Violence and rioting has been taking place almost daily in East Jerusalem since July. The current eruption -- one of the worst since 1967 -- neither came out of nowhere, nor can be linked solely to the murder of Mohamed Abu Khdeir. Rather, it reflects a number of factors, including deeper and more personalized hatreds; a generational shift; growing despair of a political solution; and the Gaza conflict. For these and other reasons, there is an unprecedented rupture between Israelis and Palestinians in Jerusalem.
In recent days, the situation has gotten worse. The death
on September 7 of Muhammad Abd al-Majid Sunuqrut (declared clinically dead
on September 4) – a 16-year old resident of the East Jerusalem neighborhood of Wadi al-Joz who was wounded
by Israeli security personnel during clashes on August 31 – sparked a serious deterioration
. There were violent clashes during and after Sunuqrut’s funeral (photos here
) and, overall, rioting has become more widespread, including an assault by Palestinians on a gas station in French Hill. The latter development represents a new dimension in the current conflict, reflecting what appears to be a degree of organization and planning. It is also one of the rare occasions where violence has spread beyond the contours of the Palestinian neighborhoods, into a settlement.
The situation of Israel’s light rail is emblematic of the overall situation in Jerusalem today. Until two and a half months ago, the light rail was held up as a symbol of coexistence
in Jerusalem. This portrait, always exaggerated, is now shattered. There have been 80 attacks
on the light rail since the beginning of July, 41 in August alone. A day does not go by without some kind of attack – the throwing of stones or incendiary devices – and on any given day at least a third of the trains are out-of-service as a result of damage incurred. Palestinians continue to refrain from using the train in West Jerusalem, fearing for their own safety.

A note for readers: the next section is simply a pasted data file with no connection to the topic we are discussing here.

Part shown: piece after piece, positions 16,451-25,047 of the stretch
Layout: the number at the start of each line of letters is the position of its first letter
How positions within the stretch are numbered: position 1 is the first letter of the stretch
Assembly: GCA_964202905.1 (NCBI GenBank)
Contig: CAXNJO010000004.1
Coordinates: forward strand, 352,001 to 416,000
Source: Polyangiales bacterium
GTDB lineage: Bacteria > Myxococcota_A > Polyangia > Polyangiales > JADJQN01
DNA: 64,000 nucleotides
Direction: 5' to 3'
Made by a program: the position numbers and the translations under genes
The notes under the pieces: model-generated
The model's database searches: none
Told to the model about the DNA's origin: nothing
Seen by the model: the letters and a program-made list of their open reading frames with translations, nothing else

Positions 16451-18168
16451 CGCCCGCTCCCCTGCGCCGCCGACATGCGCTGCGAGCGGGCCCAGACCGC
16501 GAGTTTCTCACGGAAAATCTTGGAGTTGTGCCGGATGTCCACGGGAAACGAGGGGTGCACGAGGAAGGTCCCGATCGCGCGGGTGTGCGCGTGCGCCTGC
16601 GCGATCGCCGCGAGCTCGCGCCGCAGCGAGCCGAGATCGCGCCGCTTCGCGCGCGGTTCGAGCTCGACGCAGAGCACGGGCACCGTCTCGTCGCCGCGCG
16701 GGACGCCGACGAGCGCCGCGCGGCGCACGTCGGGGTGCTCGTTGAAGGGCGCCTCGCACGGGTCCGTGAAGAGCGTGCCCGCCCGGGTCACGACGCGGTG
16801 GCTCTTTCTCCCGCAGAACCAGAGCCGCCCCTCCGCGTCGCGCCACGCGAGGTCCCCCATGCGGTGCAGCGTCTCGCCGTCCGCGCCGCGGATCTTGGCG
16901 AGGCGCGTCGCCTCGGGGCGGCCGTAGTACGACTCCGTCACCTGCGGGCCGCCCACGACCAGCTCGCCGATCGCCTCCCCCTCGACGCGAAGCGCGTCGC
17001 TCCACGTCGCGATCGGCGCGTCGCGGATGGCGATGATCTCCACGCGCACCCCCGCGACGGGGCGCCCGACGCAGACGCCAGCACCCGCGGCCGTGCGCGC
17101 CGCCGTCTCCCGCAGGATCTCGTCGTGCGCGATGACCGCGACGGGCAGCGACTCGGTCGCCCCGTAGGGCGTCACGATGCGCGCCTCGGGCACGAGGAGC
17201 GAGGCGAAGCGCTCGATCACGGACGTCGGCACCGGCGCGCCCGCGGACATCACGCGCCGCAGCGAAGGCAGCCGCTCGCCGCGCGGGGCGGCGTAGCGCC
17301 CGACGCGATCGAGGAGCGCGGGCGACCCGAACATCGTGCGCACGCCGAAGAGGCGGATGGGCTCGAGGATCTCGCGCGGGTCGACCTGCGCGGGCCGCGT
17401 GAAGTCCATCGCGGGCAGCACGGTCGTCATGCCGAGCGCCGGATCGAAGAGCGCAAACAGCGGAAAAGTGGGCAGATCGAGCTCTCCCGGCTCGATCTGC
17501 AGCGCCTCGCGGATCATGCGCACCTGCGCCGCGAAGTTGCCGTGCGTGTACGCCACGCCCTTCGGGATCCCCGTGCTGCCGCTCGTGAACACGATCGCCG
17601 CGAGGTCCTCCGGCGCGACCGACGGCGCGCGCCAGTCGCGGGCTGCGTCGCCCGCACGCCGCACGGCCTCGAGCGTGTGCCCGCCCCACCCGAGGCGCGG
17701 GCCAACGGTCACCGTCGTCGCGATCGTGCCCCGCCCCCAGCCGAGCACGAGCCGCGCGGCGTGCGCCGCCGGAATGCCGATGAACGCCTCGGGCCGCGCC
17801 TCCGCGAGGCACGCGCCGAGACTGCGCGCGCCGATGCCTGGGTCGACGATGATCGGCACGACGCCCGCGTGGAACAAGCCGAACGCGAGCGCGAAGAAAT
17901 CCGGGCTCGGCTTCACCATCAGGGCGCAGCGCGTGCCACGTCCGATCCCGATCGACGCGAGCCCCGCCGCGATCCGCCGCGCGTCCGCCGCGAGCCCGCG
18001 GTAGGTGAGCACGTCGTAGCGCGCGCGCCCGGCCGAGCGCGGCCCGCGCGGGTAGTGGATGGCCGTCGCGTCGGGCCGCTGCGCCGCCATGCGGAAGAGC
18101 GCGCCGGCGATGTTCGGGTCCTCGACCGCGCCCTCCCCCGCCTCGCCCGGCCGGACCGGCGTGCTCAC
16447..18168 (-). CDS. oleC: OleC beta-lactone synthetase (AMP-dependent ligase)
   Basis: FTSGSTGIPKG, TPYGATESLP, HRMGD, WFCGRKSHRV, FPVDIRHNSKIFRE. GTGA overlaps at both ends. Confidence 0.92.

With the violence not going away and with the Gaza war over, there is now significant and growing media coverage of the situation in East Jerusalem, both domestically and internationally -- something that was not the case only a short time ago. The response of the Israeli establishment to the continuing and growing unrest in East Jerusalem – and the growing attention it is getting in the media – is illuminating. After weeks without any acknowledgement of the situation, a small number of Israeli officials, like Mayor Barkat
and Minister of Public Security Aharonovitch
have in recent days finally weighed in – promising a forceful response against Palestinian rioters and vowing to protect Jewish residents of East Jerusalem. As of this writing, not a single Israeli official has addressed the 300,000 Palestinian residents of East Jerusalem in any manner.
Finally, it is important to note that the general consensus is that these disturbances are spontaneous and genuinely popular in nature – reflecting deep anger and resentments that have been simmering and growing among Palestinian residents of East Jerusalem for decades, rather than being driven by any political or ideological “hidden hand.” This fact could make containing them more difficult. Having crushed almost every form of political expression in East Jerusalem, Israel is now discovering that there exists no local Palestinian leadership that can be engaged toward the goal of addressing grievances and putting an end to violence.